We have come to realize -- with far more clarity than we care to have -- why they say it’s the “practice of medicine”. Because sometimes veterinarians, despite their best intentions and expertise, simply don’t know what’s going on with a specific case. And that specific case is our very own Buddha. As it turns out he does not have soft tissue damage to his collateral ligament as previously thought. During the lameness exam this past week he was actually worse than before we put him on controlled rest four months earlier. Which redirected everything back to degenerative joint disease, or osteoarthritis. Specifically the most likely culprit, as we narrow things down, is his pastern joint or what is also known as "high ringbone."
Buddha underwent a 10 minute sterile prep after which 100 mg of Depomedrol (Methylprednisolone Acetate) was injected via radiographic guidance into his right fore pastern joint; yes, he was sedated. Budhs is still on controlled rest for the next few days. Tuesday we shall do another lameness exam and see if that helped him. As we’ve learned this last week, voraciously researching all things ringbone, lots of horses can still continue an active career. The American Farriers Journal had an article that gave a good outline of a case study and lessons learned, and how corrective shoeing along with other treatments can bring a horse comfort and be sound with maintenance. So, another week of seeing what the future holds for Buddha and his dressage career.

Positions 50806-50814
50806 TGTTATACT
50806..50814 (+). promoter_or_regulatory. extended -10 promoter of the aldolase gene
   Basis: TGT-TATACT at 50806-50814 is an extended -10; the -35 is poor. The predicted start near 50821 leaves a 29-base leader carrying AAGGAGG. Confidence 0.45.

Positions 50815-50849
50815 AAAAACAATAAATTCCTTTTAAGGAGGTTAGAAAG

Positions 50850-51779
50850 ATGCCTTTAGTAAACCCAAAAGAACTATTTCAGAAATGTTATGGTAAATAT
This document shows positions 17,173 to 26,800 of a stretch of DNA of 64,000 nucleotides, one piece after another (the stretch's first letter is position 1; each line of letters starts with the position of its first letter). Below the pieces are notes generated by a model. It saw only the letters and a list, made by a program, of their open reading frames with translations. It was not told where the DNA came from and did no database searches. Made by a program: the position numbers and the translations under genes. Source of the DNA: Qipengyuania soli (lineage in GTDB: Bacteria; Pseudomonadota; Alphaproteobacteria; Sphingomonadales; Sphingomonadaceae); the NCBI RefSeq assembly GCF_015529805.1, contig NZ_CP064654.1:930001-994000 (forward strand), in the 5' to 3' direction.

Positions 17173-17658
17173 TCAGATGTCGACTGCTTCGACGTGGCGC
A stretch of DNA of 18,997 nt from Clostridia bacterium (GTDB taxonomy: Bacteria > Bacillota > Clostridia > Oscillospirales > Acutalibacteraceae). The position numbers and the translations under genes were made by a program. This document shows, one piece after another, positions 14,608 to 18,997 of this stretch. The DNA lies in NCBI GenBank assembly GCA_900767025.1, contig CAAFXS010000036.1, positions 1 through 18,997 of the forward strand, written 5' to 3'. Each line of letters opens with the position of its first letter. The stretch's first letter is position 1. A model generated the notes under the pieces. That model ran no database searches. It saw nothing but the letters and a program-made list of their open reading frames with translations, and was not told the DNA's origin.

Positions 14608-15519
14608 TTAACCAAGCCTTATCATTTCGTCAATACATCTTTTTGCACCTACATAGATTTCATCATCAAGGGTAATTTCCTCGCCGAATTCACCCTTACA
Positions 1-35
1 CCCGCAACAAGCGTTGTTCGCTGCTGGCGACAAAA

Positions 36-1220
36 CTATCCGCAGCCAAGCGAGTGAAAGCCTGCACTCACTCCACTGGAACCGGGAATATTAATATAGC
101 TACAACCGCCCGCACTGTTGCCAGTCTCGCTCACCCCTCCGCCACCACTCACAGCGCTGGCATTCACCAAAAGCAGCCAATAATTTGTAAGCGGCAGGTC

Live. Love. Horses.